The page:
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Australian border protection best in world: PM

AAP logoAAP 17/09/2016 Jennifer Rajca

PM Malcolm Turnbull © AAP Image/Lukas Coch PM Malcolm Turnbull Malcolm Turnbull has heralded Australia's border protection policy as the best in the world, ahead of refugee talks at the United Nations.

The prime minister talked up Australia's "right responses" in having strong borders as well as one of the most generous humanitarian programs in the world, in New York on Saturday.

"The two go together," he told reporters ahead of Monday's (Tuesday AEST) international gatherings on migration and refugees.

"Our policy on border protection is the best in the world."

Australia knows the consequences of abandoning strong policies, he said, outlining the 50,000 unauthorised arrivals, 800 boats and 12,000 deaths at sea blamed on the previous Rudd government.

Mr Turnbull also highlighted the government's annual humanitarian intake.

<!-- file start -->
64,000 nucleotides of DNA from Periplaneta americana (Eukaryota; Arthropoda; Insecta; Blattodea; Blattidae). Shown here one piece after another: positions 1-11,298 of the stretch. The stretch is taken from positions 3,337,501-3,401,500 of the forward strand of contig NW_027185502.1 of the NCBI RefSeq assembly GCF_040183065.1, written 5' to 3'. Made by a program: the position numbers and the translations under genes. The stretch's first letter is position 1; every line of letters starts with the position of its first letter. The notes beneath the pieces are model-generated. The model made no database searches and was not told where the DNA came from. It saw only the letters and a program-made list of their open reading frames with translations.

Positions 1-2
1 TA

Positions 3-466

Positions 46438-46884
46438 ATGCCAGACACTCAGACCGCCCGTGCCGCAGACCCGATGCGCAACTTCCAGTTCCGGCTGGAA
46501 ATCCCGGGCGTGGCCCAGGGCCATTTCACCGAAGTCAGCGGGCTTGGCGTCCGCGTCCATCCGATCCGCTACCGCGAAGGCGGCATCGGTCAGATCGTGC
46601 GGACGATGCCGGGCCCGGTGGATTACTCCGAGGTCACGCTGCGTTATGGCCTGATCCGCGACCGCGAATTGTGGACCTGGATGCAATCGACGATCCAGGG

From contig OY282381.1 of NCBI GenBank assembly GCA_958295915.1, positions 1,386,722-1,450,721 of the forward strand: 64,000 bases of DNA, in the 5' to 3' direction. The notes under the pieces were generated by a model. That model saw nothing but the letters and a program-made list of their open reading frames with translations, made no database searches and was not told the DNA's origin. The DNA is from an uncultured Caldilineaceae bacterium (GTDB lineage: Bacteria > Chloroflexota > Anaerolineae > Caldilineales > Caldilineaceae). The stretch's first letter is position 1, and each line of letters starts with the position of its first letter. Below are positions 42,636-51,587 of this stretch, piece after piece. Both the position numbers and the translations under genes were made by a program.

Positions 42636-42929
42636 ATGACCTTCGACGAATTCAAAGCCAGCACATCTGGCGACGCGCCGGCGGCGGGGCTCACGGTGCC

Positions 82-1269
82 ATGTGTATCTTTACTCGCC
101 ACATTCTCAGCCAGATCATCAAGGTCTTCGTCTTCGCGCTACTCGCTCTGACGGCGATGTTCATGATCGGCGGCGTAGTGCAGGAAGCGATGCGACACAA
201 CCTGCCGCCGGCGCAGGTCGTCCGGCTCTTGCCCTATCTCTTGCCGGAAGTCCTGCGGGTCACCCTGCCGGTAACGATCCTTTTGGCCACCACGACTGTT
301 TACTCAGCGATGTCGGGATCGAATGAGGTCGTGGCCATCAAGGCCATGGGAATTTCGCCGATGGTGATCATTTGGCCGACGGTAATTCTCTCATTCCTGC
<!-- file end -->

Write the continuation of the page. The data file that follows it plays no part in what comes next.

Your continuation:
"Public opinion will not accept a generous humanitarian program, a substantial migration program, unless the government is seen to be in command of its borders," he cautioned.

The prime minister cited worldwide evidence of uncontrolled migration flows which cause destabilisation but insisted he wasn't about to dictate to others.

"We don't tell anybody else how to run their country," he said.

Mr Turnbull, who will remain in New York with Foreign Minister Julie Bishop and Immigration Minister Peter Dutton, has accepted an invitation to attend US President Barack Obama's leader's summit on refugees, which will take place on the sidelines of the United Nation's General Assembly on Tuesday.

President Obama wants the gathering to commit to increasing funding for humanitarian organisations and global appeals by at least 30 per cent, boost resettlement options and increase opportunities for refugees through education.

He hopes the meeting will address the level of displacement the world has not seen since the days of World War II.

Advocates want the government to boost Australia's humanitarian intake beyond the slated 18,750 by 2018-19 and speed up the pace of resettling refugees from Syria and Iraq.

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